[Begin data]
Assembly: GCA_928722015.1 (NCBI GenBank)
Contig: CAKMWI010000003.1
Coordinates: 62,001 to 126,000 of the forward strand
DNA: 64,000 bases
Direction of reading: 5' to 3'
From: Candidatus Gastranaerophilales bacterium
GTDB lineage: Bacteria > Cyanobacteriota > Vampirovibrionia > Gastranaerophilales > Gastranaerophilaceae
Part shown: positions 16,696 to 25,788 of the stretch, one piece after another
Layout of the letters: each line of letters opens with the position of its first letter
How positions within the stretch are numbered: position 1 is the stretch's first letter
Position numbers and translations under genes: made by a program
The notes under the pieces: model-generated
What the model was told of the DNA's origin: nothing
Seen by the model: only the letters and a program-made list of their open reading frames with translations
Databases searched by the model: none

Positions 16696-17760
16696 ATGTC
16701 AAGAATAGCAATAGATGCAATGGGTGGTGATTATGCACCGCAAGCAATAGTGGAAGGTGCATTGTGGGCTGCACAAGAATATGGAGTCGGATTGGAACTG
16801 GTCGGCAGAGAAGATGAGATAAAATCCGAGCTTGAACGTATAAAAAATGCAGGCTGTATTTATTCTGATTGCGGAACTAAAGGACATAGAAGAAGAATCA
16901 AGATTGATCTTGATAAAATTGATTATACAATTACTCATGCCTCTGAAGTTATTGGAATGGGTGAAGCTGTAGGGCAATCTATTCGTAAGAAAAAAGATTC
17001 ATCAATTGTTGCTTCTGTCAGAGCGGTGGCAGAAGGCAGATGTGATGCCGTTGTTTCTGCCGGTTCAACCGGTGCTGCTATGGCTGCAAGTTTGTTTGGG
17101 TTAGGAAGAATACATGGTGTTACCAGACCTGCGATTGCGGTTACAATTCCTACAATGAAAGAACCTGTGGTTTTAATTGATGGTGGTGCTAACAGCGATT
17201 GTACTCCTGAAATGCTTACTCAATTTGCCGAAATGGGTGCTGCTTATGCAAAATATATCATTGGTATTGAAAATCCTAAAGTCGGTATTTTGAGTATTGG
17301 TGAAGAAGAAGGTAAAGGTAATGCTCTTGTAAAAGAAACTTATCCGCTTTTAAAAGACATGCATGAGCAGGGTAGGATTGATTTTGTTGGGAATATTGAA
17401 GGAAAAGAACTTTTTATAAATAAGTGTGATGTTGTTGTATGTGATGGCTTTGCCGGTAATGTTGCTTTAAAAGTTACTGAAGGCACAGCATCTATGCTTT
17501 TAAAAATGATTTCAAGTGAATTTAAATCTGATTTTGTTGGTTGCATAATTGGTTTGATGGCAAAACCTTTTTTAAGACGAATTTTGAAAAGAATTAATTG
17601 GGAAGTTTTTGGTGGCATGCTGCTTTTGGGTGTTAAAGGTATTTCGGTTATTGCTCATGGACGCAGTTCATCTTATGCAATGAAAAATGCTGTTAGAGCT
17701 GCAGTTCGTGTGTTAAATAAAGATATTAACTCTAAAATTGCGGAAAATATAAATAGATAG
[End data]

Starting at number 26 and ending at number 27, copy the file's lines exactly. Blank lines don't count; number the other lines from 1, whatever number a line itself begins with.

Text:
17501 TAAAAATGATTTCAAGTGAATTTAAATCTGATTTTGTTGGTTGCATAATTGGTTTGATGGCAAAACCTTTTTTAAGACGAATTTTGAAAAGAATTAATTG
17601 GGAAGTTTTTGGTGGCATGCTGCTTTTGGGTGTTAAAGGTATTTCGGTTATTGCTCATGGACGCAGTTCATCTTATGCAATGAAAAATGCTGTTAGAGCT